Why Don't The Days Shift By 12 Hours Between Summer and Winter?Flat Earthers LOVE to post little memes with low information content, for example...
A very good question. However, the answer is very simple.
Sidereal versus SynodicOne exact rotation of the Earth is called a sidereal day which is a period of 86164.09054 seconds or 23 hours, 56 minutes, 4.09054 seconds. This is measured as the Sun being in the same relative position as the distant stars.
However, the '24 hour' period we all know and love is called a synodic day or 'mean solar day', this is the average amount of time from Noon to Noon and it is literally just a little bit more than one full rotation of the Earth to make up for our motion around the Sun. Our orbit around the sun isn't a perfect circle so the actual length of a day varies slightly but on average it is 86400.002 seconds -- this is why Noon is still Noon from Summer to Winter.
And if you look at the stars just before Sunrise you'll notice that they shift by this amount every day, about 236 seconds.
Remember that it was the ancient Sumerians who defined the meaning of '24 hours' (and the division into hours and seconds) based on the Sun being back in the same position as the previous day -- which automatically includes the time shifting due to our motion around the Sun even though they didn't know about it. Their version wasn't as accurate as ours but we still use their nomenclature because it works for humans. Noon to Noon is an easy concept to grasp.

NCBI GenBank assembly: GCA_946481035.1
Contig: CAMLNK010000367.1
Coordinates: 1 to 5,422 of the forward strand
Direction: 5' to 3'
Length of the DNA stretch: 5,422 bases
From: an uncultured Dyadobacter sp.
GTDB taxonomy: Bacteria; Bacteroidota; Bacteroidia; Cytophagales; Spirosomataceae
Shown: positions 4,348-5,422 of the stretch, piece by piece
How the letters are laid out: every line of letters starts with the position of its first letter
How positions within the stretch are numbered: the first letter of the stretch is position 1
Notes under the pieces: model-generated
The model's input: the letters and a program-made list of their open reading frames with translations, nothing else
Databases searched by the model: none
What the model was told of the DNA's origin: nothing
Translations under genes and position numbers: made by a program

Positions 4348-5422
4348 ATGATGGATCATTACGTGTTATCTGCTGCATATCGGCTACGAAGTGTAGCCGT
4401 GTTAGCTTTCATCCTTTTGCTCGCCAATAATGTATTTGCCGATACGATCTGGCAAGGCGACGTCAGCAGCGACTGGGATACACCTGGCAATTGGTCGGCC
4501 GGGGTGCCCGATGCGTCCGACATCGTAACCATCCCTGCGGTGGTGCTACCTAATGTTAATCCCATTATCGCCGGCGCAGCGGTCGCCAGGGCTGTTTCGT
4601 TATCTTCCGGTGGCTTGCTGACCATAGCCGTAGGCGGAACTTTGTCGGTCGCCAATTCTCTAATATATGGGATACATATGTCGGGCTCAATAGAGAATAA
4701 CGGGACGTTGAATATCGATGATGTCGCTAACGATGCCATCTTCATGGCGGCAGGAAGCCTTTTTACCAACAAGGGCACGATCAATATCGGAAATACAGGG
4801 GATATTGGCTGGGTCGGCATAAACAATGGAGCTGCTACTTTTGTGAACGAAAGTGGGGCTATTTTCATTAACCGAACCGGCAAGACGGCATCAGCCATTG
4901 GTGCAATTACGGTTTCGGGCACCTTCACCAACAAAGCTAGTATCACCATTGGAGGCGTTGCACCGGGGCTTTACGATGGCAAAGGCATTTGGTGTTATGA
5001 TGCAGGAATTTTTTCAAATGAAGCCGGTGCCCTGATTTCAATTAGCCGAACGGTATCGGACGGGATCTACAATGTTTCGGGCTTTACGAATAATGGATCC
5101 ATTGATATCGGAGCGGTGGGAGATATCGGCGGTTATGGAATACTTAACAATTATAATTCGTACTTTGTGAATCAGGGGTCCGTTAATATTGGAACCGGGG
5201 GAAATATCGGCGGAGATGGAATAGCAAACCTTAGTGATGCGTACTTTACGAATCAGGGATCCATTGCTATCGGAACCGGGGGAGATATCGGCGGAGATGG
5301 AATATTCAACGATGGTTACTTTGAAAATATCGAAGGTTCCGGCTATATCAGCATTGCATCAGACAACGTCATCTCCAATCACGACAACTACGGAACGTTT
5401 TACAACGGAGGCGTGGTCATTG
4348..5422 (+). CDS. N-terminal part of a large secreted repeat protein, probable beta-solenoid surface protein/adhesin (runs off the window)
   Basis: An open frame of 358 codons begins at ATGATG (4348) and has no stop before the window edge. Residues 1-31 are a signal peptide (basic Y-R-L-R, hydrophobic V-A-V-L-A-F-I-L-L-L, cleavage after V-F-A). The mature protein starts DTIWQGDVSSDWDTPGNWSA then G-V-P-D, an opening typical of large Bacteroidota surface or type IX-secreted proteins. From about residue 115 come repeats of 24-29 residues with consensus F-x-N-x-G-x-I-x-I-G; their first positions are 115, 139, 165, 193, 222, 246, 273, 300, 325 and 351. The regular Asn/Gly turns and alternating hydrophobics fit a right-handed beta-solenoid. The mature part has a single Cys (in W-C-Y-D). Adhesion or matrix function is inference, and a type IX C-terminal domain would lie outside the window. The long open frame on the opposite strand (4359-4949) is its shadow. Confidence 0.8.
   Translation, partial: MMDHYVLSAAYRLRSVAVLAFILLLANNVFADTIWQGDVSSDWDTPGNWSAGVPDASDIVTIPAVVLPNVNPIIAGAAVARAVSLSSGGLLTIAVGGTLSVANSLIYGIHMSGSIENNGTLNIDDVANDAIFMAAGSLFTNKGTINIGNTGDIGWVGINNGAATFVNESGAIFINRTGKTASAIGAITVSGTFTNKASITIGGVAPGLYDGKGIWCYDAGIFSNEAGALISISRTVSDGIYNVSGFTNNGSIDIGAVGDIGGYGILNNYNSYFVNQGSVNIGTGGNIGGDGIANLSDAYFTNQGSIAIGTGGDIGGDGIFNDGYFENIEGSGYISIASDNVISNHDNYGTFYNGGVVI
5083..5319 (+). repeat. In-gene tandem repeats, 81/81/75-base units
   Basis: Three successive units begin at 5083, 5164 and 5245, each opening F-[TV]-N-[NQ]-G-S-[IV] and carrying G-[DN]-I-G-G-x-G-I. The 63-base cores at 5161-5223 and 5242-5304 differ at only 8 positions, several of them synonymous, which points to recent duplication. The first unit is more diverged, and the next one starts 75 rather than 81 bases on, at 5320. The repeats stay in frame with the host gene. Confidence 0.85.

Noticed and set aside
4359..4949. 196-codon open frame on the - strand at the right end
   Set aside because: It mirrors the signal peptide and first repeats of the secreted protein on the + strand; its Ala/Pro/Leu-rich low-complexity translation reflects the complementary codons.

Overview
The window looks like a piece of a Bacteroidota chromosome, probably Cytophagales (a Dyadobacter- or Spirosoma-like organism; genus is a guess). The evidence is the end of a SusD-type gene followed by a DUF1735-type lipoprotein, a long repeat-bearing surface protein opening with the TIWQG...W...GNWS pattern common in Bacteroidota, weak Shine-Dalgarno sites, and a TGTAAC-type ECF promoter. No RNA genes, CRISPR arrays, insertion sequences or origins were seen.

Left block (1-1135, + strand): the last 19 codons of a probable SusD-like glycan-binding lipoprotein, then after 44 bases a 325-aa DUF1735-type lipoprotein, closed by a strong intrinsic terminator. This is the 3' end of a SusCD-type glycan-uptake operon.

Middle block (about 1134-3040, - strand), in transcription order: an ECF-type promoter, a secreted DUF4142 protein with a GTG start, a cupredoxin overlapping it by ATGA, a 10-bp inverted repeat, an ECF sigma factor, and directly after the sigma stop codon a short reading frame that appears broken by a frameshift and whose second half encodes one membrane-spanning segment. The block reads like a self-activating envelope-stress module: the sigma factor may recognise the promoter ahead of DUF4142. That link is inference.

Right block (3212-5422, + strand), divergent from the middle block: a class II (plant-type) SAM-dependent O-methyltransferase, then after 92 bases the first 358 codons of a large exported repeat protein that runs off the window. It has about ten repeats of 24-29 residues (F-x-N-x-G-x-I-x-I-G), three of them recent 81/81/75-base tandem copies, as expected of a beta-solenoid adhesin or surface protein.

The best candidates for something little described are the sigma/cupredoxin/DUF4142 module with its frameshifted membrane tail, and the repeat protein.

Now let's do a little check.
The daily difference between the two is 86400.002-86164.09054 or approximately 235.91146 seconds per day (average!) so we should expect somewhere right at +1 sidereal day over the year.
Number of days in 1 tropical year is ~365.242188792
235.91146s * 365.242188792 = 23 hours 56 minutes 4.82 seconds !!!
So I'm within 3/4 of a second with my estimate, I feel pretty good about that.
So that's why Noon is still Noon Winter, Spring, Summer, and Fall.
However, even the distant stars aren't fixed - they just appear to move very slowly because of their great distance. But the very distant stars they take tens of thousands to millions of years to move very much in our view so they are 'fixed enough'.
But with our closer neighboring stars we can observe this more directly, such as with Barnard's star: